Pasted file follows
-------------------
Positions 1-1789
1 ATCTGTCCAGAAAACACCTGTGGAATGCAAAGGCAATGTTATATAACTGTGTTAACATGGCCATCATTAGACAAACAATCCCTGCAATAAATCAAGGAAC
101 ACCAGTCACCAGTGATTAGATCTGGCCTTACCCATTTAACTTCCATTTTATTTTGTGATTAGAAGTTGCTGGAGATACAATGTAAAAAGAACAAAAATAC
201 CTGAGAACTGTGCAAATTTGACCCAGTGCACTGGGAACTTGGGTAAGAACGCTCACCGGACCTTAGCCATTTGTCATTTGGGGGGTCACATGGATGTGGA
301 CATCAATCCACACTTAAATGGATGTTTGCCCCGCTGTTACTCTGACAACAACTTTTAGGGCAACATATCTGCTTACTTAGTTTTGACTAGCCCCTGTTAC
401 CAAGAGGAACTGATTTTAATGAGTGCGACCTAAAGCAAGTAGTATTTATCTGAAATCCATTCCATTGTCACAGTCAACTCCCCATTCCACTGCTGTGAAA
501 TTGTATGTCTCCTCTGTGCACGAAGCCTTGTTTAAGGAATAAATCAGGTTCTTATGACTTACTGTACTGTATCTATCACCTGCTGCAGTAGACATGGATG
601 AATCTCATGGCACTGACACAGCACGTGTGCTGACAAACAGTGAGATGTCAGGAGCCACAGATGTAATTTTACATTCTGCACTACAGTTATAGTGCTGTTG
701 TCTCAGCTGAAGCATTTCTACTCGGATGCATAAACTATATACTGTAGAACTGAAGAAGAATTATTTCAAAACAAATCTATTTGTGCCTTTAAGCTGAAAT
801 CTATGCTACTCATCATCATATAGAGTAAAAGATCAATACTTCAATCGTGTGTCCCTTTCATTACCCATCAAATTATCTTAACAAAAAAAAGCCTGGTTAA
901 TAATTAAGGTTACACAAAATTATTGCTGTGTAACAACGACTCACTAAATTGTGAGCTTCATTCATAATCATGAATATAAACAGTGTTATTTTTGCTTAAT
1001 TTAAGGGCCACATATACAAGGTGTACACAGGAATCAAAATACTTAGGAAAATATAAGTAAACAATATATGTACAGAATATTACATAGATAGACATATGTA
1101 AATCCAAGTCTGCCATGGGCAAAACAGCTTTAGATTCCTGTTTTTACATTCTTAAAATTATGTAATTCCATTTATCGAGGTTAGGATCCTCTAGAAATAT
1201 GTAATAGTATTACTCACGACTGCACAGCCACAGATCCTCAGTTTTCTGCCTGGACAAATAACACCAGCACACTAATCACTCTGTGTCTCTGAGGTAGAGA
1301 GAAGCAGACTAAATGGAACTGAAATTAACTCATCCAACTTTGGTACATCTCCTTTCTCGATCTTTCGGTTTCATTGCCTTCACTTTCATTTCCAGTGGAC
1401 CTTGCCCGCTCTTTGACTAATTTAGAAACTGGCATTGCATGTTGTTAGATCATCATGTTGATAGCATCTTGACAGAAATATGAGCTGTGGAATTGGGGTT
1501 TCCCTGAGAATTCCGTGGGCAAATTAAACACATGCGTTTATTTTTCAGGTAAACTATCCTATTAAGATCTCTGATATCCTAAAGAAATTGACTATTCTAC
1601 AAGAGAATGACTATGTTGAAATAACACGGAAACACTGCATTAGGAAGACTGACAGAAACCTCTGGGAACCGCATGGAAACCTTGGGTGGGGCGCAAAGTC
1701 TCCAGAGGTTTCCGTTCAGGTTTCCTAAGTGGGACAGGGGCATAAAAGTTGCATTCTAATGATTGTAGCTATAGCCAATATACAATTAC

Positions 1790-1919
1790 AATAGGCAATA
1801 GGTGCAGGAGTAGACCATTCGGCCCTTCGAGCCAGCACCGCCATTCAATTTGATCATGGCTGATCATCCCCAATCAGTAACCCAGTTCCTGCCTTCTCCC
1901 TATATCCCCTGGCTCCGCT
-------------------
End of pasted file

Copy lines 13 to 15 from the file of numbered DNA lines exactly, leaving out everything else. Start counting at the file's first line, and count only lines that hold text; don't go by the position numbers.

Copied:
1101 AATCCAAGTCTGCCATGGGCAAAACAGCTTTAGATTCCTGTTTTTACATTCTTAAAATTATGTAATTCCATTTATCGAGGTTAGGATCCTCTAGAAATAT
1201 GTAATAGTATTACTCACGACTGCACAGCCACAGATCCTCAGTTTTCTGCCTGGACAAATAACACCAGCACACTAATCACTCTGTGTCTCTGAGGTAGAGA
1301 GAAGCAGACTAAATGGAACTGAAATTAACTCATCCAACTTTGGTACATCTCCTTTCTCGATCTTTCGGTTTCATTGCCTTCACTTTCATTTCCAGTGGAC